Wine Influencers (Part I)

Behind the label

Social media has made some waves in the last decade, to say the least. Relatively speaking social media is still in its infancy and continues to evolve and change as influencers and creators look to tame the beast and understand the rules and nuances. Currently, Instagram users are locked in a battle with Adam Mosseri (Instagram’s Head of Underpants). Adam has been looking to change the platform into a video-sharing network as a direct competitor to Tik Tok.

So Instagram is over. It’s official. Before you finish reading this sentence, my blog post might be a piece of historical literature. 

Whatever niche you’re into, books, beauty, brunch or booze. A corner of social media covers it, picks it apart, and attempts to offer it through an aesthetic lens. Wine lovers will undoubtedly have come across “winestagram” and wondered what in the Bonne Maman is going on with so called wine influencers.

I started my account to connect with wine lovers studying for WSET. I love writing, photography, and, as much as possible, making life look beautiful, even when by all accounts it’s not.

In the first few months, I would buy all my wine. All of it with my own money. I was curious and hungry (thirsty?!) to try as many different things as possible.

Slowly, the more I grew in followers and the more engaged my audience became, something interesting started to happen. Brands and PR companies contacted me regarding samples (that’s the wine). I’ve now reached the dizzying heights of checks notes 8,351 Instagram followers. So I’m a pretty big deal /s.

Why do they want to send you samples?

The client wants the wine in front of an organic audience that you have grown and cultivated. It’s an excellent way of reaching people they might otherwise not have contact with. Influencers get slammed on wine twitter for this, but it’s just advertising. It’s access to someone else’s Rolodex of contacts.

Do you have to feature the samples on your page?

Here is where things get a little murkier. Without a written agreement, there is no obligation for influencers to post about the samples you’ve received. Of course, the PR hopes you will feature their wine somewhere. Suppose you want to sustain a relationship with a brand or PR company. In that case, it can feel a little pressured to produce content so that you remain relevant and on PR lists. As you grow, you tend to feel protective of the audience and the relationships you have carefully cultivated. Access to them by brands should not be easily bought. 

If you decide to feature a sample on your page, it’s a good idea to label it. My preference is AD | Press Product. This lets people know that you have been sent this wine and have not parted with your own money. A subtle but important distinction for those who promote wine on social media. Laura (a lawyer), and owner of What’s Hot Blog, has written a brilliant post on it here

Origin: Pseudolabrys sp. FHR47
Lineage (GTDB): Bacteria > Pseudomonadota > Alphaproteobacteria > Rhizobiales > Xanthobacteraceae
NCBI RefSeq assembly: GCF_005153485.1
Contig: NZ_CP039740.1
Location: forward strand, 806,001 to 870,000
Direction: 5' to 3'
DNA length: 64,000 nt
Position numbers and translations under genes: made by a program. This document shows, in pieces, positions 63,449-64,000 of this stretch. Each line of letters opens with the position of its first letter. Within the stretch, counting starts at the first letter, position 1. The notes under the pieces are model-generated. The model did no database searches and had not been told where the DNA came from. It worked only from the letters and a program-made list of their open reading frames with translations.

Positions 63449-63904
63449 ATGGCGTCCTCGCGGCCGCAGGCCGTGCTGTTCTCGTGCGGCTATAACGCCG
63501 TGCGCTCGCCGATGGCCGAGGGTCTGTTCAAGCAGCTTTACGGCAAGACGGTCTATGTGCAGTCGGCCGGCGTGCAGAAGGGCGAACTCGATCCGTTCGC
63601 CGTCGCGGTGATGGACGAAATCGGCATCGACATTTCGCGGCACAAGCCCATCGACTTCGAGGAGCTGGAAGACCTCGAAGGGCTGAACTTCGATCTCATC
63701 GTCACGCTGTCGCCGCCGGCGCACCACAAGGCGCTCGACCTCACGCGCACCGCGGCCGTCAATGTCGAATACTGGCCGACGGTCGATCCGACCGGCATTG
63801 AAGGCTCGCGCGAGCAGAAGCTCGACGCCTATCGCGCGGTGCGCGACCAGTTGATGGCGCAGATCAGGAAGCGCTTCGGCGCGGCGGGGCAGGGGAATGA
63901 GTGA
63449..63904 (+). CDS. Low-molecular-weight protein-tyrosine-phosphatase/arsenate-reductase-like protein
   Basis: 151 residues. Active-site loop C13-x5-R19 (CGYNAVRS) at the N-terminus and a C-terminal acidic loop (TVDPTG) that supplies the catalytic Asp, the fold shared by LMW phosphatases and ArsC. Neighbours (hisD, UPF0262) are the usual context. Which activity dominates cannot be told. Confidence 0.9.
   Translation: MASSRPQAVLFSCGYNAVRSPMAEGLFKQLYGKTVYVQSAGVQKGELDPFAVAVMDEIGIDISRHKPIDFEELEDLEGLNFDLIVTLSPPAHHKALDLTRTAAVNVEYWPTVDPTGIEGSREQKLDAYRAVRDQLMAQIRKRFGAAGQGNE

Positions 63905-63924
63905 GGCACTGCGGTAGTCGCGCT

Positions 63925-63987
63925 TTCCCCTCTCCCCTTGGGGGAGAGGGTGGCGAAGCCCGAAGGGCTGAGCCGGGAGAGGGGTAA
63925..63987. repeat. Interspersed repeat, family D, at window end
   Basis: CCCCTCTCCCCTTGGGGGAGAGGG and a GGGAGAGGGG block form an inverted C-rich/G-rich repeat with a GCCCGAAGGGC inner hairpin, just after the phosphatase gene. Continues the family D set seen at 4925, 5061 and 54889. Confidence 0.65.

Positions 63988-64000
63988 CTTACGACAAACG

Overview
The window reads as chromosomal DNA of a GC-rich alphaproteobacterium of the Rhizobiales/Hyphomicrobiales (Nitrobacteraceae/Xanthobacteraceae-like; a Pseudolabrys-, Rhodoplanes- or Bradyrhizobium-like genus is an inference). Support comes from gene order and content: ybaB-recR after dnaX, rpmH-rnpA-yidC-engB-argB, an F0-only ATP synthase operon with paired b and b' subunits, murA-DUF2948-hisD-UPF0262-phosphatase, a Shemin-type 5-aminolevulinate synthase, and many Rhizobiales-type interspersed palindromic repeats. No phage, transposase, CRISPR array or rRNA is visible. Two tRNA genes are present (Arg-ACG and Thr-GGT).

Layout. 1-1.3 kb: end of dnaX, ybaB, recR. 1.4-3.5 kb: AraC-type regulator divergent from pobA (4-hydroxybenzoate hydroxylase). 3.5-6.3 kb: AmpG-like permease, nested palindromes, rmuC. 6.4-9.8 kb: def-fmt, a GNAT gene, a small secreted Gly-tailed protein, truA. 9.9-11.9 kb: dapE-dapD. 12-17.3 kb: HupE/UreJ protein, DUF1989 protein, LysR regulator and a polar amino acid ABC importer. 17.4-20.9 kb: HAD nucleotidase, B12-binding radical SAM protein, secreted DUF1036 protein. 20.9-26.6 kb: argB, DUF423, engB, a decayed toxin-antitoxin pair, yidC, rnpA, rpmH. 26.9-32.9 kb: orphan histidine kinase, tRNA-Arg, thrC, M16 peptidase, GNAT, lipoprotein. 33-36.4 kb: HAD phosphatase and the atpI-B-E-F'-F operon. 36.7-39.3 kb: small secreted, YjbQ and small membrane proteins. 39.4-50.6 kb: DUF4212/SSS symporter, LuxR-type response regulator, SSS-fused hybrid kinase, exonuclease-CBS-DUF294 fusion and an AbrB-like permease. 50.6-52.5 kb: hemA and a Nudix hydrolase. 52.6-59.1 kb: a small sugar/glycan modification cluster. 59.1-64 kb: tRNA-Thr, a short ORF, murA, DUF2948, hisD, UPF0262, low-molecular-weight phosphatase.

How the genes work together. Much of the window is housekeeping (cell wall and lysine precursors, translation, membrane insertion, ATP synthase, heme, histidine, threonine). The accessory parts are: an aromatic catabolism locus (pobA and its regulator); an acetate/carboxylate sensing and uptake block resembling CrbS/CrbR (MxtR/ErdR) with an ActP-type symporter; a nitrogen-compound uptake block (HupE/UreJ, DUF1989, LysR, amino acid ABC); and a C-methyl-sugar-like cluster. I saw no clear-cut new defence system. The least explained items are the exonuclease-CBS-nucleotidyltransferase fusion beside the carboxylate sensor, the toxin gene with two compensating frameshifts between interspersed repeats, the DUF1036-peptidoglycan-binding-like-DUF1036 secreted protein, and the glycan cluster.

Ok, why does labelling matter?

Would you prefer to know what I’m drinking because I’ve been sent it for free or what I’ve parted with my hard-earned cash on? The influencers I love to follow are those who spend their own money because I know how incredible a product must be for someone to part with their cash. That doesn’t mean sampled wines are bad; if they’ve been featured, you can be assured the creator has enjoyed them. Especially if no monies have been exchanged.

Clarity and transparency never go amiss or unwanted. You can ask me if you want to know what I have purchased or if a post isn’t clear enough for you. I get it, and I’m always happy to clarify.

Do you turn down samples?

All. The. Time. I love wine, and I really love free wine. However, I won’t take the stock off a brand if I don’t have time to try or give it the attention it deserves, especially from small boutique brands. Hopefully, it will go to someone who will provide the value they’re looking for.

Do you ever get paid to feature wine?

Yes! Occasionally I will get a very generous offer. Still, as a lazy and haphazard creator, I often turn that down too.

Could you leave your full-time job to do wine influencing?

No, and I did some actual number crunching on the matter. I was close to giving it a go, especially when we were all locked inside throughout the pandemic. However, I would need to be independently wealthy or have some incredible numbers on social media. There is no way I personally could sustain the lifestyle I have and pay my bills. My full-time job is my priority and my focus. Wine and the (sorry for what I’m about to say) Instagram lifestyle are a solely creative outlet. I think that gives me an impartial edge to my content.

So you’re not in it for the money. Would you ever accept wine as payment for exposure?

Ah, glad you asked. I’ll see you in part II.

Daphne xo


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